As a foreign entrepreneur seeking to invest at least $500,000 in a new commercial enterprise, you will obtain a conditional permanent resident status “green card” upon the approval of your initial I-526 petition. Your permanent resident status will be conditional for a two-year period, and you must again petition (with Form I-829) at the end of this period to have the conditional status removed.
Perhaps the most important criteria USCIS will examine in approving your I-829 petition, is whether your investment has led to the creation of at least ten new full-time jobs for qualifying employees. You will need to show by a preponderance of the evidence that the plan from your initial I-526 petition was fulfilled within the two year conditional status period. This can even be achieved if you have not yet created ten new jobs—for example, if you have saved the loss of preexisting jobs in a troubled business, or if you will likely create ten new jobs within a reasonable time.
The attorneys at The Law Firm of Shihab & Associates, Co., LPA have decades of combined experience in successfully navigating through such complex areas. Contact us by email or phone at 1-877-479-4USA (4872) for a consultation to discuss your planned investment and how we can represent your interests effectively.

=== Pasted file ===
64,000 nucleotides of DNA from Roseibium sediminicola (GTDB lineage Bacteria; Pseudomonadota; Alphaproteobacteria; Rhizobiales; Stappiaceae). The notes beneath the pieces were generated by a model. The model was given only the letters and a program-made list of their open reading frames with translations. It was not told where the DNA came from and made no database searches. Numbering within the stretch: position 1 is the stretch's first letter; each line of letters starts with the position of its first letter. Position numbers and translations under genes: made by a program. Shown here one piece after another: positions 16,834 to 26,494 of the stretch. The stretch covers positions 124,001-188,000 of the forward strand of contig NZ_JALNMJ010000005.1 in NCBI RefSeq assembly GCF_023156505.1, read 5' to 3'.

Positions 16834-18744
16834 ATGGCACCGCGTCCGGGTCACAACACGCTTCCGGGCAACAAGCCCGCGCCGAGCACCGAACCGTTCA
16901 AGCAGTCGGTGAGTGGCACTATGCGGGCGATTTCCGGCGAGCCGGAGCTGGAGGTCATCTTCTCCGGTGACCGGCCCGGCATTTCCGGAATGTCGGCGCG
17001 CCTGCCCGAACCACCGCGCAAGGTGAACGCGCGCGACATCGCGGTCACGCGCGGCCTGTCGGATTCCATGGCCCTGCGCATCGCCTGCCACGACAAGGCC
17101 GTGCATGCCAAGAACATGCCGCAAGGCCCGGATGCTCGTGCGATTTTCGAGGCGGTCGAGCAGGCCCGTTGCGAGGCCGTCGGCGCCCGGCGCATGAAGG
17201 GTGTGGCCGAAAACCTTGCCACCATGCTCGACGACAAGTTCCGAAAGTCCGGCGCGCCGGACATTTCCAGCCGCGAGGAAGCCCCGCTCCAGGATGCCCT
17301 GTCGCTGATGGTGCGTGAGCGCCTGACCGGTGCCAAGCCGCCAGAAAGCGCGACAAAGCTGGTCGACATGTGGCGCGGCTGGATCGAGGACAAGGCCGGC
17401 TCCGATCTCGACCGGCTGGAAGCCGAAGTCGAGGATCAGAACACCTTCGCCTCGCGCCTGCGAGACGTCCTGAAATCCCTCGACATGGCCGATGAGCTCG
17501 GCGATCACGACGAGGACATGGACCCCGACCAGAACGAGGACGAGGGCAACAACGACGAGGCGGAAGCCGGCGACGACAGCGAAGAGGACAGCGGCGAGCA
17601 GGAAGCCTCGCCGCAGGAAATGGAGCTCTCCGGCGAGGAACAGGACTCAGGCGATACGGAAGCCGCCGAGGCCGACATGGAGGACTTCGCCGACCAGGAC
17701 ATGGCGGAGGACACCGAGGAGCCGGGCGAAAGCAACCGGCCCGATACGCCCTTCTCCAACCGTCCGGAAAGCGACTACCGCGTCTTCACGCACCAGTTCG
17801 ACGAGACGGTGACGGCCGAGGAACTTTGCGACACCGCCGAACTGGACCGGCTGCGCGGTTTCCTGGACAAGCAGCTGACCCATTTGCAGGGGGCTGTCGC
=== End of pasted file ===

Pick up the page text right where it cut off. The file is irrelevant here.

How Can I Meet the Job Creation Requirement?
When you file your I-829 petition to remove your conditional status, USCIS will examine whether your new commercial enterprise has created at least ten new jobs. Each EB-5 investor must create ten new jobs, if your commercial enterprise consists of more than one EB-5 investor.
There is no need for employees to have held their job for any particular length of time, so long as they are employed at the time of the filing of your I-829 petition. If an employee quit or was fired, you can prove that the “job” itself still exists, through evidence of your efforts to actively recruit a new employee. The USCIS will also closely scrutinize any jobs that they label as “make work” jobs that they feel are temporary in nature, unneeded, or that are solely to meet the job creation requirement.